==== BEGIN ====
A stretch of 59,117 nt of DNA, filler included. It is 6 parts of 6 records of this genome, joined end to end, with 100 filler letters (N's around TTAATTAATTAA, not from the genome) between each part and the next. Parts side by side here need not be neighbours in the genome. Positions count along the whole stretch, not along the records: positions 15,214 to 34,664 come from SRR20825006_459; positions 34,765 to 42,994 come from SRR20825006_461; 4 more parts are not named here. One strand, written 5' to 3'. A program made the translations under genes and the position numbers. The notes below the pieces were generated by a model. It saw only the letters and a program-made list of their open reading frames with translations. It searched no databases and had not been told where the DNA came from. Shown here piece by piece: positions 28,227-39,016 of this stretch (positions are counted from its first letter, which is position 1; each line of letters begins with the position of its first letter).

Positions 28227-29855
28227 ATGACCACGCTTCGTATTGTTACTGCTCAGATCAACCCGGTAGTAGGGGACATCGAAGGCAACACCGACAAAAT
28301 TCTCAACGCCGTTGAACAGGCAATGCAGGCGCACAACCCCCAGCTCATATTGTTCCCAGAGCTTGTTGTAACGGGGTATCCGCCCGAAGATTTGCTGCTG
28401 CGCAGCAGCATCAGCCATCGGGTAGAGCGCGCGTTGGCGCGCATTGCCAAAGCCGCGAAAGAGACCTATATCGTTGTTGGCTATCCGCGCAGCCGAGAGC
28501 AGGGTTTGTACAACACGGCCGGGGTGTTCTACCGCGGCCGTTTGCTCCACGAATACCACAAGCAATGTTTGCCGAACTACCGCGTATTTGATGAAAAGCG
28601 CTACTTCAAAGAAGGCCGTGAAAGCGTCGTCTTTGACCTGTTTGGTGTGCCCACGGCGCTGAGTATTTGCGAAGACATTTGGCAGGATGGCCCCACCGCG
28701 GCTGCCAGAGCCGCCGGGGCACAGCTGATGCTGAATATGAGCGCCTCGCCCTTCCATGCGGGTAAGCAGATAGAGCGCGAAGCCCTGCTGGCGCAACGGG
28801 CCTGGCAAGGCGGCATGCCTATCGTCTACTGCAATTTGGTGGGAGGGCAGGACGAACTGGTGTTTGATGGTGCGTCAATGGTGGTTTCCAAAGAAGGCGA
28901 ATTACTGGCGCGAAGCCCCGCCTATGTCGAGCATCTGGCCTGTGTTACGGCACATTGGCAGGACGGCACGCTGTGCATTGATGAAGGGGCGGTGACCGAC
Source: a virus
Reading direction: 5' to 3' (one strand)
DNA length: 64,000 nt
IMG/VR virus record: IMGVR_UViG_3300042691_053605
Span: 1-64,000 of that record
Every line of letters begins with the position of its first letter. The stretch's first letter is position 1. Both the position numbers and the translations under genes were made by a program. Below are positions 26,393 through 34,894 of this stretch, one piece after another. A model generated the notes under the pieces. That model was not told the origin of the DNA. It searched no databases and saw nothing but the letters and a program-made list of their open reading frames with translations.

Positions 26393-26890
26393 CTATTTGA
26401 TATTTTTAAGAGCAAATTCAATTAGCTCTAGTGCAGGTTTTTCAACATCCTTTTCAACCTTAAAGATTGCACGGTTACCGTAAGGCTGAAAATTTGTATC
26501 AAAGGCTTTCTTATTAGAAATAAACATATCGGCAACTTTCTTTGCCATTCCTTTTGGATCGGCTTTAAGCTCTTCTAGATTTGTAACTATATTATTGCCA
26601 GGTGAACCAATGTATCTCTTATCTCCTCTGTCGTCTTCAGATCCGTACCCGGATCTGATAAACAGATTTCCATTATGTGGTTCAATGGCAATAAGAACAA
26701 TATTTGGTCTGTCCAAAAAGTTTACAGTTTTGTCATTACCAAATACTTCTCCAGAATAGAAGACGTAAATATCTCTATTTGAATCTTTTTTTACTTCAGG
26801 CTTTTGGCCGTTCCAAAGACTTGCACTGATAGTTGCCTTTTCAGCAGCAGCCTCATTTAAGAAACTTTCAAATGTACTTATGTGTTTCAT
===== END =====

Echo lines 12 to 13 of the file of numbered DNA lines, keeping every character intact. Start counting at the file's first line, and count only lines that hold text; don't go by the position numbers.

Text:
Reading direction: 5' to 3' (one strand)
DNA length: 64,000 nt